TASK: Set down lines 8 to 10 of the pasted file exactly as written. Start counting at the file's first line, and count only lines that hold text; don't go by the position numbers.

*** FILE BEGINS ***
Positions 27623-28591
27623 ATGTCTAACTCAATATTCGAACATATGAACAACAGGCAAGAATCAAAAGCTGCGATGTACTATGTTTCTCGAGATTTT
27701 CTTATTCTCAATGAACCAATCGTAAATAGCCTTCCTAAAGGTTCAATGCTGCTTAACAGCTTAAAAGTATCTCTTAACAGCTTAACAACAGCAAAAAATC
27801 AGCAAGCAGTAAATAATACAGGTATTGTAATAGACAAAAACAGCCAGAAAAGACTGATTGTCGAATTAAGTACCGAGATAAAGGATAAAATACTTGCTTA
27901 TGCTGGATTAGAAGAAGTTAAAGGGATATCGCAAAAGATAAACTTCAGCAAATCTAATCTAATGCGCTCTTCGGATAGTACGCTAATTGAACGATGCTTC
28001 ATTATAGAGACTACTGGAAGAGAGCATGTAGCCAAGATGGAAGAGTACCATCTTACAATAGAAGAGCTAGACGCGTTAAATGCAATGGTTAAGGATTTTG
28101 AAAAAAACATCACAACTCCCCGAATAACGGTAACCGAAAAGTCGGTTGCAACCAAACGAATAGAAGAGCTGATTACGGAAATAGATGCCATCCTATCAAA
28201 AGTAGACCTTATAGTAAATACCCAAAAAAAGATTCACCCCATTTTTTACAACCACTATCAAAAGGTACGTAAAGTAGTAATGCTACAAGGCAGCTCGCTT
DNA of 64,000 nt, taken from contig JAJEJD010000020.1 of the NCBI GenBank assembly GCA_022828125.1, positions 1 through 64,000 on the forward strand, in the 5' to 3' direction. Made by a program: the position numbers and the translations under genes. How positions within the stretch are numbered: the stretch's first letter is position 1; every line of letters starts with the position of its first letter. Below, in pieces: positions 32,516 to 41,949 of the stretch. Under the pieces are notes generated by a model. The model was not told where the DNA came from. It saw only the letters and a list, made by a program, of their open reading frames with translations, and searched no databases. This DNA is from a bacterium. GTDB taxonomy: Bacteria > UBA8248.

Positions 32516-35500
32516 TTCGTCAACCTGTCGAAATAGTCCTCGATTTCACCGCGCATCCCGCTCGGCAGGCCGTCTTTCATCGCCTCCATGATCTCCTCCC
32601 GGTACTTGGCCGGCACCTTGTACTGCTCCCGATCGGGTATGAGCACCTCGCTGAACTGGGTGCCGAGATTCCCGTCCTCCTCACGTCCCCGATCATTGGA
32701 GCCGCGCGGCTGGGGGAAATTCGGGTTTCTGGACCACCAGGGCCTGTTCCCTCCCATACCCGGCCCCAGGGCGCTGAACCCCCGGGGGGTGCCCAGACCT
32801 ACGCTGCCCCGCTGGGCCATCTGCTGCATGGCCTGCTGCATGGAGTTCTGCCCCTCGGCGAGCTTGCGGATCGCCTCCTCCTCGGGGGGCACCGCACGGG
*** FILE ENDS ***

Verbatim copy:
28201 AGTAGACCTTATAGTAAATACCCAAAAAAAGATTCACCCCATTTTTTACAACCACTATCAAAAGGTACGTAAAGTAGTAATGCTACAAGGCAGCTCGCTT
DNA of 64,000 nt, taken from contig JAJEJD010000020.1 of the NCBI GenBank assembly GCA_022828125.1, positions 1 through 64,000 on the forward strand, in the 5' to 3' direction. Made by a program: the position numbers and the translations under genes. How positions within the stretch are numbered: the stretch's first letter is position 1; every line of letters starts with the position of its first letter. Below, in pieces: positions 32,516 to 41,949 of the stretch. Under the pieces are notes generated by a model. The model was not told where the DNA came from. It saw only the letters and a list, made by a program, of their open reading frames with translations, and searched no databases. This DNA is from a bacterium. GTDB taxonomy: Bacteria > UBA8248.

Positions 32516-35500